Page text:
“We’re very relieved by news that Josh Wolf was finally released from federal prison, and we are looking forward to speaking with him,” said CPJ Executive Director Joel Simon. “The prosecution has expended large amounts of time, money, and effort on this case, and we are very concerned about the long-term implications for the press.”
Wolf, 24, had been held at the Federal Detention Center in Dublin, Calif., for 226 days after refusing to turn over unedited footage and to testify to a federal grand jury investigating vandalism to a police car during a July 2005 protest in San Francisco.
Defense lawyer David Greene told The Associated Press today that Wolf posted online the unaired videotape that he had refused to give federal authorities. Greene told the AP that the government, in turn, agreed not to call Wolf to testify before the grand jury. Federal prosecutor Jeffrey Finigan said in court papers today that the government now considers Wolf to have complied with the grand jury subpoena, AP reported.
The deal comes a day after the defense and prosecution met in a private mediation session. Wolf was freed this afternoon after Judge William Alsup approved the deal.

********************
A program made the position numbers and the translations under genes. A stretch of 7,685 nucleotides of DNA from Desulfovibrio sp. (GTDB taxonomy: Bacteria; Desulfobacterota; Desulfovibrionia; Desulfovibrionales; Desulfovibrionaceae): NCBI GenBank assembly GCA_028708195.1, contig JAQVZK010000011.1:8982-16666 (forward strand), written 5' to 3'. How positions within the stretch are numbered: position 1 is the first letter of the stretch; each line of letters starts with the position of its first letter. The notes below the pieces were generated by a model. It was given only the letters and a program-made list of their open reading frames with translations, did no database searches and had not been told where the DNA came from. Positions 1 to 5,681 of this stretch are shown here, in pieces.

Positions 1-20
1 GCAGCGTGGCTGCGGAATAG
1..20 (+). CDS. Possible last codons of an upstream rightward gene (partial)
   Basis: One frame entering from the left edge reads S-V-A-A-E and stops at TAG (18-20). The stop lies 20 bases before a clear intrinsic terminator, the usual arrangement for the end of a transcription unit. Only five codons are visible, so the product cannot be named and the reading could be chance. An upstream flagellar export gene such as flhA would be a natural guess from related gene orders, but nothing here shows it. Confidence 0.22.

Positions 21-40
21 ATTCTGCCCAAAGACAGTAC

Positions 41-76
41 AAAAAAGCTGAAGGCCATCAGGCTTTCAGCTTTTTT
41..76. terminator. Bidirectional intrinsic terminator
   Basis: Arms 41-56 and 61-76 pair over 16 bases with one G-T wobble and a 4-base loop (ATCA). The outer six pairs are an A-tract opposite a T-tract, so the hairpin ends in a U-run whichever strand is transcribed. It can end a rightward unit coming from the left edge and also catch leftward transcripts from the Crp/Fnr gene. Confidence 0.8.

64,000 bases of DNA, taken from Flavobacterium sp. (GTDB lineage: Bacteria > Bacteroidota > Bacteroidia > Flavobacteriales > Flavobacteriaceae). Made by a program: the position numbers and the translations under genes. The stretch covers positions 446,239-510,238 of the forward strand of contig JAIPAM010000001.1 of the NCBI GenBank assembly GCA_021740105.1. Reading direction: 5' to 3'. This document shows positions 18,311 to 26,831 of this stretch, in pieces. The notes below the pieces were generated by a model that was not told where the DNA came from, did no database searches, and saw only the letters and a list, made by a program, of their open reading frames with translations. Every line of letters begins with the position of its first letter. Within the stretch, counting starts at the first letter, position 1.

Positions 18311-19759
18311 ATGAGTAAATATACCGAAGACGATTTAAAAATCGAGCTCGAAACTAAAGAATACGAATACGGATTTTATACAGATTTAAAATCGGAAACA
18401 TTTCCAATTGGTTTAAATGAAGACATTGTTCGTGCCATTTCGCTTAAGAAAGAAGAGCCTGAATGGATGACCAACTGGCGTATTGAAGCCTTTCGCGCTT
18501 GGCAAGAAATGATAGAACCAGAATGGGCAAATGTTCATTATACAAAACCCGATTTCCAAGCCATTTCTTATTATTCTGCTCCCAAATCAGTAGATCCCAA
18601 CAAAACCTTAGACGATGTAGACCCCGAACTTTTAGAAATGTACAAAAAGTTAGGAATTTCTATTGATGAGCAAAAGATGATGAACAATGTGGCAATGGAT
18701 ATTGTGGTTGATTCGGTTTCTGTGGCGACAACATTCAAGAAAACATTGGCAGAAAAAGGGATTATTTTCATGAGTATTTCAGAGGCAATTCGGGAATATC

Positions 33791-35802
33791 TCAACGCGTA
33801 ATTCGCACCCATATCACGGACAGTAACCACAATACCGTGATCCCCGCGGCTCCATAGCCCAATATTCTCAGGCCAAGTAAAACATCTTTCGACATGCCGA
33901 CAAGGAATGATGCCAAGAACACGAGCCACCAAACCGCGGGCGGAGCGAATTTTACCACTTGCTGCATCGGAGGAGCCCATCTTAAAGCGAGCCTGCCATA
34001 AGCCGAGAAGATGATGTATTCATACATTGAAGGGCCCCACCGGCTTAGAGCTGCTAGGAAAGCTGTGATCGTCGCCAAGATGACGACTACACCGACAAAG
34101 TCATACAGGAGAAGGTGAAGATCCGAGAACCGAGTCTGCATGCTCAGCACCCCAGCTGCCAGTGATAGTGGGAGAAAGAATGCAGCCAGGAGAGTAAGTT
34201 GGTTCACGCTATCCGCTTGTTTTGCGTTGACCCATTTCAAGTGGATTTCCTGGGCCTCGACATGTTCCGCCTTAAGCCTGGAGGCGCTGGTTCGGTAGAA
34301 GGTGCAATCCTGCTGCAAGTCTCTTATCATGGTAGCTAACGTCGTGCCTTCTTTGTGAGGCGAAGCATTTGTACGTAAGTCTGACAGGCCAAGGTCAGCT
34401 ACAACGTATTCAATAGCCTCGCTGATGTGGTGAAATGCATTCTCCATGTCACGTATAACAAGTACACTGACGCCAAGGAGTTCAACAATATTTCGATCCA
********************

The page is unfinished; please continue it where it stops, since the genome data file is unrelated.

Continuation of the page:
Wolf had filmed an anti-G-8 demonstration with the intention of posting the footage on his Web site, which contains commentary, news, and video clips dating back to January 2005. He posted an edited version of the protest footage and sold portions of the footage to a San Francisco television station.
Last week, CPJ reiterated its call for Wolf’s release after a delegation spoke with him by phone. “No more purpose is served by keeping you in jail,” CPJ Chairman and Wall Street Journal Managing Editor Paul E. Steiger told Wolf during the conversation. Steiger was joined on the conference call by CPJ board member Michael Massing, board member and Oregonian Editor Sandra Mims Rowe, CPJ Executive Director Joel Simon, and CPJ Deputy Director Robert Mahoney.